Saturday, August 25, 2012

If this won't do it, what will?

People, I believe that if we could somehow get this video seen by everyone in North Korea, it would be game over.

This video is totally made of fabulous! I can't recommend it highly enough (hat tip to Mrs. A).

collateral damage

So a disgruntled ex-employee waylays his former boss, puts 5 in his head and takes off. He's followed by two cops. The killer turns on the cops with gun drawn and the cops kill him.

Good work, right?

Well, what if I told you that 9 people were wounded in the second shooting, all of them by shots fired from the police, who squeezed off 16 shots in around 8 seconds?


Should we be congratulating them or castigating them? My view is in the labels, tell me yours in the comments.

Friday, August 24, 2012

One way or the other

Readers of this blog know that I've been a big fan of gridlock. It's kept my taxes from rising for quite a while now. But I'm starting to think that it's not a good long term strategy.

I'm starting to think the country needs to go one way or the other. All out or all in.

We either need to embrace big government and try to make it work, or get to a more minimal state.

America is now the Laodicea of modern democracies, and it's not working. I believe we'd get better overall economic performance if either party could put through their agenda and keep it in place.

Many on the left play down the importance of policy uncertainty, but I think it's real and important. The last 3 years have shown that.  I also think both parties contribute to this uncertainty. It can't just be pinned on Obama.

The big government path is pretty clear. A bit more re-distribution, a LOT more regulation, maintaining and expanding at the margin existing social programs. More and more areas of life become areas where people have a right to consume in excess of what their private incomes can afford.

The small government path is not so obvious. Axing Homeland Security, Amtrak, and the Post Office is not going to shrink Federal spending very much. The amount of cutting to entitlements needed to get spending to say 15% is a tough sell when you consider our demographics and the values of the median voter. There has to be a strong case made for why after the transition, America will be a better place with a smaller Federal Government.

Just invoking the mantra of "entrepreneurship" isn't going to get the job done.

Thursday, August 23, 2012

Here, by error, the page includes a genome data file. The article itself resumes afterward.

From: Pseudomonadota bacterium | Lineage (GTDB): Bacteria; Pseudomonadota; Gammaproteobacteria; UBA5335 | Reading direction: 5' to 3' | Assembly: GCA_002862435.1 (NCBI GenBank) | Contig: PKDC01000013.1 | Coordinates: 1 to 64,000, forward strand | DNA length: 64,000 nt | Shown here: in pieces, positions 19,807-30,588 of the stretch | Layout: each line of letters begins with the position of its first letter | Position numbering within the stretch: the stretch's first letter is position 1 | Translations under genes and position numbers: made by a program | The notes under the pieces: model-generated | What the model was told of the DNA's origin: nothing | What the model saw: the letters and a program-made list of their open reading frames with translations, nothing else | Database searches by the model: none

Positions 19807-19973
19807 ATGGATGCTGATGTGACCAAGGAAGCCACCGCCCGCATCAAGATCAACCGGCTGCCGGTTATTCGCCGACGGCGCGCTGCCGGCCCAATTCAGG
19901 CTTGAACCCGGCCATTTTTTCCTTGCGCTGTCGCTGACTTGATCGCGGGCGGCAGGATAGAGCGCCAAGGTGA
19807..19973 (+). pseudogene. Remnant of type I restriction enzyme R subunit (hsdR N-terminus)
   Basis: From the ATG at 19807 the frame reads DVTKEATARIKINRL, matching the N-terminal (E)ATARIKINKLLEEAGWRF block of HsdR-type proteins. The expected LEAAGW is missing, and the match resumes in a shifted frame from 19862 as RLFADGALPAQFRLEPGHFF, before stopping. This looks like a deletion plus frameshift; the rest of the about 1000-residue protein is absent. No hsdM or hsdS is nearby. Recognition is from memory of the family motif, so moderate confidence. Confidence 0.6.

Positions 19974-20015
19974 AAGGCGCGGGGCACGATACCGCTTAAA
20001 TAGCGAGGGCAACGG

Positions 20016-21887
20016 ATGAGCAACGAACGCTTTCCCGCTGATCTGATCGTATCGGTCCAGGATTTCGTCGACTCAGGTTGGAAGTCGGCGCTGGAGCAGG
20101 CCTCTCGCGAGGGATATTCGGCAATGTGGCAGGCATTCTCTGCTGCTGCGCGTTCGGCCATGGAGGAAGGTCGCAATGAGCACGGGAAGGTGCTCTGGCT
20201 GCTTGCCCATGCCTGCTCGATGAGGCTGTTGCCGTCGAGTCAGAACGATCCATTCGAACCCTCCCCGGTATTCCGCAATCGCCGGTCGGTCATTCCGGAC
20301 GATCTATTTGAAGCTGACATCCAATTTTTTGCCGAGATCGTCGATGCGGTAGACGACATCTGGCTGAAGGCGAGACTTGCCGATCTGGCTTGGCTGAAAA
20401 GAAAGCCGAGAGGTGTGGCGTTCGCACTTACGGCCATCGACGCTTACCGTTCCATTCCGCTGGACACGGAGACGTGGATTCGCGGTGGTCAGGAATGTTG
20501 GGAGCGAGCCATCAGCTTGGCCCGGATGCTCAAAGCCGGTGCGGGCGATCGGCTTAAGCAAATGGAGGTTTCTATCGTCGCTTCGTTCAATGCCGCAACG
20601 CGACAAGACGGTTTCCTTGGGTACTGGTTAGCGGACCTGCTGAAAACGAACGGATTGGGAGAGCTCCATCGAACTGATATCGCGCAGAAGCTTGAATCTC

Linkulus maximus

1. Great long-read about the mystery monkey of Tampa and how (s)he stirred up the inner anarchist of the locals.

2. Calming the student debt crisis hype.

3. College grads face hard times.... IN CHINA!

4. Romney is as an alpha male chick magnet (funniest thing I've read this week).

Wednesday, August 22, 2012

Tomato / Tomahto

It's being reported that an old lady "ruined" an Italian fresco by trying to restore it.

I can only assume that by "ruined" they mean "made awesome".

Here's the before and after:

From a tired old Jesus to a towel-armed manimal, just like that.

A star is born!

Podcastration: Parasites

Got to talk to some of my favorite people:  Zach Wiener, of SMBC fame, and Kelly (Wiener)Smith, a really cool biologista and general science nerd-punk.

The theme, as Kelly put it, is this:  "how people parasitize economies and how parasites economize people."

The podcast.

Tuesday, August 21, 2012

All aboard Obama Motors

Obama General Motors, is not doing too well. When it went public again in November 2010, the stock price was $33.00. It's around $20 today. The Dow has risen significantly over this same time period (almost 30%), so the stock is a real dog.

GM is also still losing market share. They had a US market share of 20% in 2011, so far this year it's running at 18%.

How you like them Volts, 'Merica?

If the President is re-elected we may well be able to refer to GM as "the company so nice, Obama bought it twice!

All this and much more at this link.

Hat tip to Chris L.

Sergio loses even when he wins

Yesterday, Sergio Garcia won his first PGA tour event in 4 years along with $936,000 in prize money. Sergio won with a local guy as his caddie having separated from his regular caddy the week before.

Here, let Jon Wall tell you about it:

Garcia came into the week without a caddie on his bag, after parting ways with Gary Matthews following the PGA Championship. Looking for someone with local course knowledge, Garcia decided to give Faircloth a try for the week. The move turned out to be a blessing in disguise for both player and caddie, as Garcia went on to win his first PGA Tour event in four years, and Faircloth walked away with the flag on the 18th green -- the winning caddie usually takes the flag as a tournament keepsake -- and a once-in-a-lifetime story he'll be able to tell his grandkids one day. Oh, and another thing: a five-figure payday. Garcia earned $960,000 for his win, and considering caddies usually receive 10 percent of the paycheck for a win, the substitute loop could stand to make $96,000 for four days of work. There's a good chance Faircloth couldn't make anywhere close to that much on the local circuit. Ever. While Garcia wouldn't divulge how much he'd get for the win, he did say, "he's not going to get what a normal caddy would get because his job was fairly easy."

Wow. "his job was fairly easy". Dude you haven't won in 4 years. His job was Herculean!

So the cup-spitter finally gets a win and celebrates by stiffing his caddy.

There's a word for that, and I'm pretty sure it's "douchebag"!

What went so wrong?

Ezra Klein wrote a nice piece yesterday arguing that the big problem in the recession was housing debt and the central failure of Obama's economic policy was ignoring this big problem.

Here's his synopsis:

The precise nature of the administration’s misunderstanding was that the key problem was household debt, and until that problem was solved the economy couldn’t recover. But while it had a clear strategy for attacking bad debt in the banking system, and a clear strategy for attacking the fall in consumer spending, it never had a clear strategy for reducing housing debt.